Megan Ellison Will One Day Be An Important Figure in Philanthropy. What's She Into?

Plenty of wealthy heirs go to Hollywood with dreams of artistic success, only to walk away with scant results and smaller fortunes. Not Megan Ellison, the daughter of tech tycoon Larry Ellison, the third richest man in America. As a film producer, Ellison has scored big with cutting-edge original dramas, including Zero Dark ThirtyHer, and American Hustle, which have earned her Oscar nominations.

Recently, though, she’s been in the news for an unexpected act of philanthropy—saving Vidiots, an iconic video store in Santa Monica. 

For 30 years, Vidiots has gone its own way, stocking 50,000 films based on quality, not box office success. Filmmakers have responded in kind, often autographing copies of their work with hand-written notes including The Thin Red Line director Terrence Malick, Robert Towne, the writer of Chinatown, and the three-time Oscar-winning director Oliver Stone, whose comment was nearly prescient: "What would life be like without Vidiots?"

With the advent of Red Box vending machines and streaming for instant film gratification, video stores have nosedived from a peak of 20,000 in 1999 to 3,900 in 2013. The Vidiots Foundation was the store’s attempt to restructure as a nonprofit fueled by fundraisers that included auctioning off a lunch with The Fault in Our Stars and Jurassic Park star Laura Dern. Nothing worked. "We are just bleeding money. We just can't do that anymore," co-owner Cathy Tauber told the Los Angeles Times. “Rentals have dropped 24 percent in the last six months and are down 60 percent from the store's peak years in the early 2000s.”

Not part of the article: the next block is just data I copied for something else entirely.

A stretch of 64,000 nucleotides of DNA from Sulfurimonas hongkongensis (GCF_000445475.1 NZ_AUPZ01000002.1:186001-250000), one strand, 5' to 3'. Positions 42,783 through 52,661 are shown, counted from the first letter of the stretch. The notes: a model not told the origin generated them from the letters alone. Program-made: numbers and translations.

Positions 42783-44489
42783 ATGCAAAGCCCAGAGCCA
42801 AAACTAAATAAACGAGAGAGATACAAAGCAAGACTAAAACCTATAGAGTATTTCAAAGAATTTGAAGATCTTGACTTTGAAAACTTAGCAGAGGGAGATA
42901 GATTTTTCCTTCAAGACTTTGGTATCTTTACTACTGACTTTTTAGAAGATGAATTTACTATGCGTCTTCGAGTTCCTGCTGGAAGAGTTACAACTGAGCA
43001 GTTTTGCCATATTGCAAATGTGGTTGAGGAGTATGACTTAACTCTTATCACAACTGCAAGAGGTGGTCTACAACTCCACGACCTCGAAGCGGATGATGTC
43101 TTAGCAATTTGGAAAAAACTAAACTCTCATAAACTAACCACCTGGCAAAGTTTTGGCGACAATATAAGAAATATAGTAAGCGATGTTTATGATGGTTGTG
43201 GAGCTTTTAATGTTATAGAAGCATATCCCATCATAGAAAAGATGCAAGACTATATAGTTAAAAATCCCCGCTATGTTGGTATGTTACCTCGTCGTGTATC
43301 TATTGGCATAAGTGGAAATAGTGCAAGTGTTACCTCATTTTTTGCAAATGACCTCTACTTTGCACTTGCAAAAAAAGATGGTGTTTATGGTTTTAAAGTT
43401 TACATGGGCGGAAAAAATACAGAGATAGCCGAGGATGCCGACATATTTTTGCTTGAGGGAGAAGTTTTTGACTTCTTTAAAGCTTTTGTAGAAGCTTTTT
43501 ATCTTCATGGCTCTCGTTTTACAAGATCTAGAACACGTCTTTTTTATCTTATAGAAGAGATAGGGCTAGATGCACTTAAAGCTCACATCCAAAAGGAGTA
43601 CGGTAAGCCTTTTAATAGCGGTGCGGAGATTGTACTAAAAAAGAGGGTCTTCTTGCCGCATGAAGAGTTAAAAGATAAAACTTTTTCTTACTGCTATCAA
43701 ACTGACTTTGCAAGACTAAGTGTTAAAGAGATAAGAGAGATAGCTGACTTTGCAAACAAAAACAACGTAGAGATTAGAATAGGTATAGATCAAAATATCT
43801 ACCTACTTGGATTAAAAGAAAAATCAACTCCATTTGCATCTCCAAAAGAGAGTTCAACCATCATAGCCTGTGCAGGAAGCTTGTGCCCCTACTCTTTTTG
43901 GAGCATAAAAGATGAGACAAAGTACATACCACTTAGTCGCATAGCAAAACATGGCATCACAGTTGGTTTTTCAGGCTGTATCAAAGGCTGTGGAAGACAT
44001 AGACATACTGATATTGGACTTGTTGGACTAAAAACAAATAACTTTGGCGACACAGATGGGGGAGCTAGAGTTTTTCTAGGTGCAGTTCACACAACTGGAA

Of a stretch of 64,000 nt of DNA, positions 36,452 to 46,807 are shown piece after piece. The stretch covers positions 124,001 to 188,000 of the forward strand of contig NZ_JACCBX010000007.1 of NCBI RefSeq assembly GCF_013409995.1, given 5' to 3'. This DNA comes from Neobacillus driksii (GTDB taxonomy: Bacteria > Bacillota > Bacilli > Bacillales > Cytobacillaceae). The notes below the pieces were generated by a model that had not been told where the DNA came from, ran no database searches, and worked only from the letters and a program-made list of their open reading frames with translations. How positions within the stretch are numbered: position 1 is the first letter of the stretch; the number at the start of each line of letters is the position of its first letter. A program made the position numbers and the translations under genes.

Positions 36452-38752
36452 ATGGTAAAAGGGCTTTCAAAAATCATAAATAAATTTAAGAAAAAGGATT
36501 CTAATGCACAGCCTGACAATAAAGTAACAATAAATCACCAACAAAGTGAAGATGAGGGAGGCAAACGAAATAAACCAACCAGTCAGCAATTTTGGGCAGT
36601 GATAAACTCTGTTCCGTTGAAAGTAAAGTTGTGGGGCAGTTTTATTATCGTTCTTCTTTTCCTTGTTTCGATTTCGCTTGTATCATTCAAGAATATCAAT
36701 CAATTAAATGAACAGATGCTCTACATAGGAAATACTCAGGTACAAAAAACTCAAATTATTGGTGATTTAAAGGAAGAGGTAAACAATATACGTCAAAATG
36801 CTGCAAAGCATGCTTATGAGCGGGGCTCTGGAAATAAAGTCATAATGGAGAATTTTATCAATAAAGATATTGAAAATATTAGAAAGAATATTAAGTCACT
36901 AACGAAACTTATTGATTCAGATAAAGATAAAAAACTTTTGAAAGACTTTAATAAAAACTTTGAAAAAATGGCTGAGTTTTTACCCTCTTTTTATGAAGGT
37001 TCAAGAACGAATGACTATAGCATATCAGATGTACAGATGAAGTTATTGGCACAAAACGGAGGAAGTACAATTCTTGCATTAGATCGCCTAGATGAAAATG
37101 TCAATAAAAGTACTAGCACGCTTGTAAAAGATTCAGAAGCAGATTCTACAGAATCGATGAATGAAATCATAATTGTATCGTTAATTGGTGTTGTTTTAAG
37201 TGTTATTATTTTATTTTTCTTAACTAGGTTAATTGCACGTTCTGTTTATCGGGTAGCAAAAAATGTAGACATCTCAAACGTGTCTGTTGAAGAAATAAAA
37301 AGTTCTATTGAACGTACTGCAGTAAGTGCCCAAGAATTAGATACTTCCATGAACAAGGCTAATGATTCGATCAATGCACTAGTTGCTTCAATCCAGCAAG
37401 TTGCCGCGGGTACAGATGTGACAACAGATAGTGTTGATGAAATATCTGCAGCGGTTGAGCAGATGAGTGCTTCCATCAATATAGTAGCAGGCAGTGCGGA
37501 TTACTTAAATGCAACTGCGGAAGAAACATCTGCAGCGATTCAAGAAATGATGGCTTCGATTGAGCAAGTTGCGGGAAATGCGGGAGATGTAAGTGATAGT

When the store announced that it would close this April, longtime patron Dr. Leonard M. Lipman stepped in to help, but he couldn’t save the store alone. Enter Megan Ellison, the founder of Annapurna Pictures. “Annapurna” is a Hindu Goddess who supplies a benevolent abundance of nourishment, certainly appropriate considering Ellison’s largesse. She intends to help restructure the store so that it’s somehow sustainable. 

So how can this 29-year-old afford to carry this institution on her back? Well, it isn't just because of her daddy's checkbook. While Ellison began her producing career as a financier by tapping inherited wealth, she's now made lots of her own money, and her overall fortune is estimated by Forbes at least $300 million. Her current project is based on Amanda Lindhout’s memoir A House in the Sky, about Lindhout’s capture by Somali rebels.

Ellison's own deep pockets, the far bigger family fortune waiting in the wings, and the Vidiots rescue all got us to wondering how she might eventually develop as a philanthropist. Who else could benefit from her largesse?

This question is particularly significant given that Larry Ellison has said that 95 percent of his wealth will go to philanthropy upon his death. It's hard to imagine Megan and her brother David wouldn't have a significant role in overseeing any new giant Ellison Foundation. If their father dropped dead tomorrow, we'd be talking about a foundation that, in theory, anyway, would have around $50 billion in assets, making it the largest foundation in the world. 

So, yeah, paying attention to Megan Ellison is pretty important. 

As for what causes she might eventually embrace, that's pure conjecture. But the rescue of Vidiots was significant, underscoring how much Ellison cares about serious cinema. Obviously, there's a lot she could do in this area as a philanthropist. She could give money to USC's film school, even if she did drop out. She could give money to the Sundance Institute, as Jeff Skoll did recently. She could follow Martin Scorsese's lead in giving for film restoration and preservation. 

When Ellison was named by Time as one of 100 most influential people in the world, Academy Award–nominated actress Jessica Chastain wrote in the magazine: "The Italian Renaissance flourished because patrons like the Medici family sponsored artists and valued their craft. Today the film industry has been blessed with a modern version of the Medicis—a single benefactor who has the utmost respect for cinema: Megan Ellison."

As for other causes, it's possible to imagine Ellison, an open lesbian, getting into LGBT rights philanthropy, as so many other wealthy gay people have done. 

Ultimately, of course, how her father's wealth is eventually given away will be strongly determined by his own interests, which have included medical research and animal welfare. But his children will probably direct things, and anyway, Megan has plenty of her own money. 

This is definitely a person to watch closely.